Electoral reform

All-party consensus still lacking as House Electoral Reform Committee enters final stretch

The NDP is now backing Conservative MPs in support of a national referendum on reforming the voting system.

'All I can say is I’m still hoping we have a consensus report, but it’s clearly harder slogging than I thought it would be,' says Green Party Leader and House Electoral Reform Committee member Elizabeth May. The Hill Times photograph by Sam Garcia

By TIM NAUMETZ

PUBLISHED : Thursday, Nov. 17, 2016 4:59 PM

PARLIAMENT HILL —A special House of Commons committee that spent nearly four months gathering expert testimony and public views across the country on reforms to Canada’s electoral system is running out of time to hammer out a final report with support from all parties in the House of  Commons.

The NDP is now backing Conservative MPs on the committee in support of a national referendum on reforming the voting system, a scheduled meeting Thursday was cancelled, and committee members are indicating a final report will be hammered out next week, despite signs that not all parties are on the same page.

“All I can say is I’m still hoping we have a consensus report, but it’s clearly harder slogging than I thought it would be,” Green Party Leader and committee member Elizabeth May (Saanich-Gulf Islands, B.C.) told The Hill Times Thursday after the committee had held a closed-door meeting the previous night.

“It’s tricky,” she said. “To get to consensus requires a deep degree of mutual trust and commitment to co-existence, and that means I’m being very quiet about whatever we’re discussing.”

  

Ms. May and NDP MPs declined to disclose what went on late Wednesday during the in-camera committee meeting, but there were Question Period clashes Thursday between New Democrats and Democratic Institutions Minister Maryam Monsef (Peterborough-Kawartha, Ont.) over online surveys the government secretly retained to sound out Canadians on a new voting system.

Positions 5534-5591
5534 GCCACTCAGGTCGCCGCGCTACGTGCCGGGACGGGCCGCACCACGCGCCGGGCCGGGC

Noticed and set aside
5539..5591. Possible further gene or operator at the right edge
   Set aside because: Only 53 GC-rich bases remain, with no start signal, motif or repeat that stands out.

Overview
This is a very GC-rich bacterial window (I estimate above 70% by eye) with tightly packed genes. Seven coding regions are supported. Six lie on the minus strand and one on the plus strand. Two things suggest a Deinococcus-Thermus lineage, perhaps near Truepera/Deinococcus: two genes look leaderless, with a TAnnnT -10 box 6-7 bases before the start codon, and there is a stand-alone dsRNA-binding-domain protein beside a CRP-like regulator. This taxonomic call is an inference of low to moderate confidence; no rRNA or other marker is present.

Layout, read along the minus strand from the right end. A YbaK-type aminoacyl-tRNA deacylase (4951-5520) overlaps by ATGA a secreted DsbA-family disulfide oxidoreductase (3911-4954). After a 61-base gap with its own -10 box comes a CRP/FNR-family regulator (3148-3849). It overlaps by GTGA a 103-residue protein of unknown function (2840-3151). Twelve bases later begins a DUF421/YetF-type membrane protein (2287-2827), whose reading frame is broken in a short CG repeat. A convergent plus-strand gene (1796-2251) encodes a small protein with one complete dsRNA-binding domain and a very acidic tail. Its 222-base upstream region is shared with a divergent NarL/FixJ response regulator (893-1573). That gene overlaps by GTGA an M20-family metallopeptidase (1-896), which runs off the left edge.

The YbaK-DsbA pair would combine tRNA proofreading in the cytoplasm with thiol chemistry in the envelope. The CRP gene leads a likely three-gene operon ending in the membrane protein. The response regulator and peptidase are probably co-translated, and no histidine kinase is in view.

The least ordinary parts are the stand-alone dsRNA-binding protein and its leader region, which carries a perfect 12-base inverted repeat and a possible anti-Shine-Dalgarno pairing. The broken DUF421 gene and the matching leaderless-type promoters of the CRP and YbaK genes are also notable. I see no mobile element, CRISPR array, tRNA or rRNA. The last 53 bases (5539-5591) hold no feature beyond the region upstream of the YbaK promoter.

NDP MP Alexandre Boulerice (Rosemont-La Petite Patrie, Que.), who’s also on the committee, told The Hill Times Thursday, without disclosing details of the Wednesday committee proceedings, that a decision on a report to the Commons will be taken next week, with only two weeks remaining before the report is due to be tabled in the House on Dec. 1.

“Let’s just say that everybody will bring their recommendations and next week we’ll decide,” said Mr. Boulerice.

As Mr. Boulerice and NDP MP and House Electoral Reform Committee vice-chair Nathan Cullen (Skeena-Bulkley Valley, B.C.) pressed Ms. Monsef over a report quoting from the private survey on elector views the government contracted last September, without informing the committee. Ms. Monsef confirmed the government survey while ducking questions about widespread support from committee witnesses and the public for proportional representation.

  

“I want to thank the Member opposite for his commitment on this file, and I want to thank him for bringing up something that we’ve been working on for months,” she said in reference to Mr. Cullen.

“We want to find as many ways as possible to hear from as many Canadians as possible on the topic of electoral reform. We want to hear about the values that matter most to them.”

“To that end, Mr. Speaker, we are working with Vox Pop labs on a new initiative, and as the Member opposite understands full well, standard procedures require testing and re-testing. We will have more information on this initiative in the coming weeks,” said Ms. Monsef.

As the government began setting up its own survey, which includes mail-outs to a reported 13 million electors for views on reform, the special committee held a total of 39 meetings in all the provinces and territories, gathered a total of 571 written briefs, and heard 731 witnesses, including 427 witnesses who spoke at open-mic sessions.